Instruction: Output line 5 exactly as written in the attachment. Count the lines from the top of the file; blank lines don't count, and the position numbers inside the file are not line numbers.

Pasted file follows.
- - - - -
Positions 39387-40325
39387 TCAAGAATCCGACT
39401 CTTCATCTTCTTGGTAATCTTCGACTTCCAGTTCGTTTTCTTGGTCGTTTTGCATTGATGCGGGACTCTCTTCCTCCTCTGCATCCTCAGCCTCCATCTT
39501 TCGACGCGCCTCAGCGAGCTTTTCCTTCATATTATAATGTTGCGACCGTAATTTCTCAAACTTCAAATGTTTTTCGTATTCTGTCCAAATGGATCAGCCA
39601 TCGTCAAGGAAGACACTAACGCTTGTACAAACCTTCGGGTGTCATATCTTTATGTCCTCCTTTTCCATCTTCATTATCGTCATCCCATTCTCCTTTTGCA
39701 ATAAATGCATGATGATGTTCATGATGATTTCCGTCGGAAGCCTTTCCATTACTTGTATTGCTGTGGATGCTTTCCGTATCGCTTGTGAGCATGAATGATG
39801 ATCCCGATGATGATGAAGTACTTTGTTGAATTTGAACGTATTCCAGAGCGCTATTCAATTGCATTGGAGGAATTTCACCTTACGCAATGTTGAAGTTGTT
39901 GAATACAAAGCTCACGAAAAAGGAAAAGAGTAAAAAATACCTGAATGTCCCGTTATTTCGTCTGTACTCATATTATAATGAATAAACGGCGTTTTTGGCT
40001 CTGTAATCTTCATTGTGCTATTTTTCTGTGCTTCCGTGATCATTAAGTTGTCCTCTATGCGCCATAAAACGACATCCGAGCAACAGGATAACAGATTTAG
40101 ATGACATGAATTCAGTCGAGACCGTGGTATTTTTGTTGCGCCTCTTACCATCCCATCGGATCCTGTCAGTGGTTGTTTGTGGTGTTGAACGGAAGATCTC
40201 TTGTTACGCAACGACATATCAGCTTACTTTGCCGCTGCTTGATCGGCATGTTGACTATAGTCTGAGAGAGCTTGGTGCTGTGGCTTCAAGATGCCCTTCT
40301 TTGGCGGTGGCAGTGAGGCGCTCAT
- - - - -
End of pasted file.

39601 TCGTCAAGGAAGACACTAACGCTTGTACAAACCTTCGGGTGTCATATCTTTATGTCCTCCTTTTCCATCTTCATTATCGTCATCCCATTCTCCTTTTGCA